The Senate Republican leader has previously said he is “prepared to support” whatever deal Democrats and the Trump administration strike, even if he does not like parts of it. McConnell will likely have to rely on Democrats and the least conservative Republicans to pass a bill in the Senate, as many GOP senators oppose even the $1 trillion bill.
“I’ve got members … who think we’ve done enough, but that’s not my view,” he told CNBC.
Lawmakers face pressure to approve more relief after a $600 per week enhanced federal unemployment benefit expired at the end of July. Millions of people who lost jobs because of the pandemic have relied on the payments and now face a sudden and sharp loss of income.
Democrats want to extend the extra unemployment benefits at $600 a week into next year. In their legislation, Senate Republicans called to continue the payments at $200 per week through September, then set the benefit at 70% wage replacement.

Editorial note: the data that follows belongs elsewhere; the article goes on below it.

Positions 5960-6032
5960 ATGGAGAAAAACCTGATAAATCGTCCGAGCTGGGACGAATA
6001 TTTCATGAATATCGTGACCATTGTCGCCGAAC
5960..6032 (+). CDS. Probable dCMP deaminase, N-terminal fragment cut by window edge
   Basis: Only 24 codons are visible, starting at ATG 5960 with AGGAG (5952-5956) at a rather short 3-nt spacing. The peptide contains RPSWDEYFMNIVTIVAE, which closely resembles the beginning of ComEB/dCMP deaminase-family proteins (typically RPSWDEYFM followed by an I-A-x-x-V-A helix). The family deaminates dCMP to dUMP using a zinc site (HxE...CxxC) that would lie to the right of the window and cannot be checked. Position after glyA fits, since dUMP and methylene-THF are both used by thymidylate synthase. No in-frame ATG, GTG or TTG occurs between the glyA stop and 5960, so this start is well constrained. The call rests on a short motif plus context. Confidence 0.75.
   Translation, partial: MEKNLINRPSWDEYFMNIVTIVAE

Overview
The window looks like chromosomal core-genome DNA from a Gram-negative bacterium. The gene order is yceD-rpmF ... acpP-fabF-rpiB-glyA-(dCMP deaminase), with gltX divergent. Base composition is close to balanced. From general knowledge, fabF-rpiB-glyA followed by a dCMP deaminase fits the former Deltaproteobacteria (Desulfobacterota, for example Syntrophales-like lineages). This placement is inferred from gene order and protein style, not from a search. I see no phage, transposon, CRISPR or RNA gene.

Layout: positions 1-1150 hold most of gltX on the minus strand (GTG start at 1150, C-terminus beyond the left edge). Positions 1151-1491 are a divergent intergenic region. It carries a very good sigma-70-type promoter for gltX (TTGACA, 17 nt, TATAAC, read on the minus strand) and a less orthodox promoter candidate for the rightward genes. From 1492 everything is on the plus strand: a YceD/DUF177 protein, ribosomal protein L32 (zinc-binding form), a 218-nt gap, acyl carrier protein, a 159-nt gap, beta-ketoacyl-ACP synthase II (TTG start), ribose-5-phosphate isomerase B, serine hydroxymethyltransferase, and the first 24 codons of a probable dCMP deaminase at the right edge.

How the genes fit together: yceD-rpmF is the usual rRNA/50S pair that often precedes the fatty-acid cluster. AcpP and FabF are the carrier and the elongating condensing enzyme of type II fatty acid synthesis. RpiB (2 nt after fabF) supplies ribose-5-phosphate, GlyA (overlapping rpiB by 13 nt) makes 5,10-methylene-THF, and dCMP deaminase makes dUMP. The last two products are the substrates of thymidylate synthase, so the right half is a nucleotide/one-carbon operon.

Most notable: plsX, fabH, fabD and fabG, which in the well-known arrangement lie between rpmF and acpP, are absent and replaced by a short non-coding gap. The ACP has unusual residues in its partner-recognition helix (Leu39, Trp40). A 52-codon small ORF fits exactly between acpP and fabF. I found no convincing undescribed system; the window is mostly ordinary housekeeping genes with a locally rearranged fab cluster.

The White House offered Democrats a short-term extension of the enhanced insurance. Pelosi and Schumer rejected it.
New economic data released Thursday show the extent to which people still rely on the benefits in a floundering economy. Another 1.2 million people filed initial jobless claims last week. Continuing claims, or people getting benefits for two straight weeks, came in at 16.1 million.
Democrats have repeatedly accused Republicans of moving too slowly to offer more relief during the pandemic. The GOP did not release its offer countering the Democratic bill until last week, giving the parties only a few days to strike an agreement before financial lifelines expired.
He argued Congress needed to wait to see how the U.S. recovered after lawmakers passed more than $2.5 trillion in aid earlier this year. The economy appeared to lose momentum in July as Covid-19 outbreaks around the country forced states to pause or roll back their economic reopening.
McConnell said it is “not too late” to pass more aid.
“This is the perfect time to look at it,” he said.